Just a random Wednesday morning thought. OK Go has shown the power of having great (even unbelievable) content. By making it available to the Web in general allows you to reach an audience that extends far beyond whatever venue you are using to display the content. Below is the “unofficial” video for “This Too Shall Pass.” Notice the State Farm product placement throughout. Both OK Go and State Farm have the right idea. 🙂

One other video to enjoy is this song from the Coathangers (the language is NSFW, so put your headphones on). This one goes out to all the haters who don’t want to share their crap… in a tongue in cheek manner, of course.

Written by rogersikes

March 10, 2010 at 11:23 am

Clarification and More Google Privacy Stuff

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Thanks to @Tamar, I came across an article that points out how Buzz can expose EVERYONE you email from your Gmail.

UPDATE: To completely rid your Gmail inbox of Buzz, here’s what you do – remove and BLOCK all followers, then unfollow everyone you have followed. Once you have done that, scroll to the bottom of the screen, and find the link that says ‘Turn Off Buzz.’ Click that, and you’re rid of the mess. Click here if you’d like a more detailed guide on how to do this.

Also, I don’t want anyone to think I’m completely anti-Google. I think that Google means well, and they offer some innovative and powerful tools that anyone can use. My issues mostly stem from how they treat user data, and even though the other search engines may collect the same type of data, they don’t hold on to it as long (Bing deletes after six months, Yahoo! 90 days).

With any service you use online, it is your right and your responsibility to know what is being tracked and how it will be used. If you’re not comfortable with it, either leave the service or learn how you can turn those features off. In the case of Google, you simply log in to your Google account and go to your dashboard.

Written by rogersikes

February 11, 2010 at 10:50 am

Posted in Misc, Online Marketing

More on The Google Monster

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Google’s announcement that they will be dipping a toe into the ISP business awoke the paranoid freak part of my mind once again. Sure, it’s going to be cheap, but what’s the real cost to you as a user?

The more I thought about the last post I made on this blog, the more I think it just comes off like a half baked opinion, so I thought I would highlight how Google uses your online data, including search behavior, etc. First, watch this interview with Eric Schmidt back in December as he makes the “…maybe you shouldn’t be doing it in the first place” comment.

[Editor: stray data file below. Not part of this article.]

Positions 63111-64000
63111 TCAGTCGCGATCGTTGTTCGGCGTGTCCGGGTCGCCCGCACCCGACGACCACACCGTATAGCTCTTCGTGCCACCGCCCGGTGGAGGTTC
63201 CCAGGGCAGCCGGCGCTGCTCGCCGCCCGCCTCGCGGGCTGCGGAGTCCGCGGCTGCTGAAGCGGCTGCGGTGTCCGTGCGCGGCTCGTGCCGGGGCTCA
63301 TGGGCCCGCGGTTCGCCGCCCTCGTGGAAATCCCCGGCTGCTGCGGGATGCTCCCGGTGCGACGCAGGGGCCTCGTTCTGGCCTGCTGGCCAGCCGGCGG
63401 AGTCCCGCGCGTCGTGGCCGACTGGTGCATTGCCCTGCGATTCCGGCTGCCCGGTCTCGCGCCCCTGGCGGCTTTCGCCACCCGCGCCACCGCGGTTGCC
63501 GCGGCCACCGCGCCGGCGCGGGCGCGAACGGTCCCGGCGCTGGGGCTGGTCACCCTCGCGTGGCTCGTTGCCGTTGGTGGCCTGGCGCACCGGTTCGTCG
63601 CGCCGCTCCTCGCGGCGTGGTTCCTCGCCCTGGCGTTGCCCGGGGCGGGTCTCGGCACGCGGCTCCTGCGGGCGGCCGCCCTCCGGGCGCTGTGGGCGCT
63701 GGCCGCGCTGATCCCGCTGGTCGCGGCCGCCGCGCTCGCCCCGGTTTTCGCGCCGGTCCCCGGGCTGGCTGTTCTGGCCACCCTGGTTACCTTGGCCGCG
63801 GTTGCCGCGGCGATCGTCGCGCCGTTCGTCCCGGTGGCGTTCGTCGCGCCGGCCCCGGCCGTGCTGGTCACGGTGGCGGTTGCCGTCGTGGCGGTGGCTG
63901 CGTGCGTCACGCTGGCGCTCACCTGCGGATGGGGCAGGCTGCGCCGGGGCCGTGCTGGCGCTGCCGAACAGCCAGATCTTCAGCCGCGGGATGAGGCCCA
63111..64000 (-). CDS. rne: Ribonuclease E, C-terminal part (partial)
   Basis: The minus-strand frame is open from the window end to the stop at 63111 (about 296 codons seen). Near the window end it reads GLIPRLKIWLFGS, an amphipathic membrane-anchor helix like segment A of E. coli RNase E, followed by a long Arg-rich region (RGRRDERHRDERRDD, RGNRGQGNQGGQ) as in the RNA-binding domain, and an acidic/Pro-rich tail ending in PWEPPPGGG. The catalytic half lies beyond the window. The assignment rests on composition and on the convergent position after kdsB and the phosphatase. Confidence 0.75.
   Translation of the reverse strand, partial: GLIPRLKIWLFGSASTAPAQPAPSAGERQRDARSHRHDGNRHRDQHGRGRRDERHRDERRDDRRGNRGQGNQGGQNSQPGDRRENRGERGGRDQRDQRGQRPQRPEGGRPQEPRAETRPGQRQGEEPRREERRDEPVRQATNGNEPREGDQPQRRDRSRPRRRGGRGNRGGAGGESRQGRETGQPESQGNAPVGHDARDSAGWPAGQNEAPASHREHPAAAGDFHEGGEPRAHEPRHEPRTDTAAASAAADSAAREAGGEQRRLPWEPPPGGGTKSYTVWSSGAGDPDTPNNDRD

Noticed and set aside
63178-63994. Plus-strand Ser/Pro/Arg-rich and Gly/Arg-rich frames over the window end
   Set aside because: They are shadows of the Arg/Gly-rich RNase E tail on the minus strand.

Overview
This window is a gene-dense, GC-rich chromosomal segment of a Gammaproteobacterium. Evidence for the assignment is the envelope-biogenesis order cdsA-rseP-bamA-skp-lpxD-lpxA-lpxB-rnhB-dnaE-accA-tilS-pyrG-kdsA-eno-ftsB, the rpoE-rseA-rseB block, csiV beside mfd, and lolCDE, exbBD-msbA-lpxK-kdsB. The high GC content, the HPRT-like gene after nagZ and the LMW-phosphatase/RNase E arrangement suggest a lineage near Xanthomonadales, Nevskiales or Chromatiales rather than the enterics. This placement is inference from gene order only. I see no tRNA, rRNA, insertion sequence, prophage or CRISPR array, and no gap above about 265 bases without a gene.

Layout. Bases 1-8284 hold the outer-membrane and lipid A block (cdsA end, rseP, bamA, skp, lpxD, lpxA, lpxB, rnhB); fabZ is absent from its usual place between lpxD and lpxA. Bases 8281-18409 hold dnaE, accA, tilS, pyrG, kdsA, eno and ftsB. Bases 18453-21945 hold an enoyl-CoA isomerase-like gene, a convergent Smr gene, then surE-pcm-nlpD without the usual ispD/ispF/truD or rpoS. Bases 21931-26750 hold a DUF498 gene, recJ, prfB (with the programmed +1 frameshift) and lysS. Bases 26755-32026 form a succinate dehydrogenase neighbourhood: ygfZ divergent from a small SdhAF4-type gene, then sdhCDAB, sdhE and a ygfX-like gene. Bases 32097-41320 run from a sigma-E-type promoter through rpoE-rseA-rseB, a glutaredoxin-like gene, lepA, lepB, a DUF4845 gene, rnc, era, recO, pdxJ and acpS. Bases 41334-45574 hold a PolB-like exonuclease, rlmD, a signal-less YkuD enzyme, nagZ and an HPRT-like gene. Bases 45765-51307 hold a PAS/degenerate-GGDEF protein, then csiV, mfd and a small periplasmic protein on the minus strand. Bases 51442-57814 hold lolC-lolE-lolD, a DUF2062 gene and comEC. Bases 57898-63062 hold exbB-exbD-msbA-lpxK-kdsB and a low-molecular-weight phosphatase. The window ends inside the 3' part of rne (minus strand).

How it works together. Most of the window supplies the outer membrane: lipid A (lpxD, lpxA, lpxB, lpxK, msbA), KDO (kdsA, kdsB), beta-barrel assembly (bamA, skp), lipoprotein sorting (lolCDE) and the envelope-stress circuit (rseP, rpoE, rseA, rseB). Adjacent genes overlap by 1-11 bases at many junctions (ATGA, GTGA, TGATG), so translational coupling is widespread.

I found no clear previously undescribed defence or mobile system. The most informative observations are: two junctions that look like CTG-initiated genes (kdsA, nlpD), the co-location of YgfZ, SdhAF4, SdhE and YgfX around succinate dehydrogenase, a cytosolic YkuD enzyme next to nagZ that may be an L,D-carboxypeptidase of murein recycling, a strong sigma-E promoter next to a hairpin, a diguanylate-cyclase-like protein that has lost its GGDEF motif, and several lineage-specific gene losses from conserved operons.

Here’s where he goes into a little more detail:

Okay, so it’s not down to the computer level… UNLESS you are logged in to Google at the time you’re doing the searching, then no IP address is needed (although it still can tell Google where you physically are). And the data is anonymized within 18 months, right?

Not so fast, my friend.

Google Dashboard displays a lot of info about your activity while you’re logged into your Google account – YouTube videos viewed, search history, web history, blogs, documents, and much more. The info gathered that is tied to your account is not anonymized – as this report states, it shows the history for the past 4 years! The CNN report below is quite the eye opener if you weren’t sure about exactly what Google knows about you.

If you want to disable Google from tracking your account in this manner, you can go to your Google Dashboard and follow the instructions on how to disable the history.

Do you really want all those breadcrumbs for hackers to determine where you shop, gain access to personal info, and more? The recent cyber attack on Google from China are a reminder that the bigger you are, the bigger the target you become.

This video of Rachel Maddow discussing these issues with Eric Schmidt is also very interesting:

From that interview, it’s better to not think about what Eric Schmidt is saying, but what he isn’t saying. More food for thought as we think about exactly what Google knows, and just how powerful they could become.

Written by rogersikes

February 10, 2010 at 3:57 pm

Posted in Misc, Online Marketing

The Google Monster

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This whole rant/post is going to come off kind of strange, considering my income is fairly dependent on effective advertising via Google, but it’s just something I want to toss out there and see what others might think on this topic.

Google scares the crap out of me.

They know far too much about us, and the vast majority of Google users aren’t even aware of how their behavior, data, everything is being used by Google.  “Big Brother” is not a myth.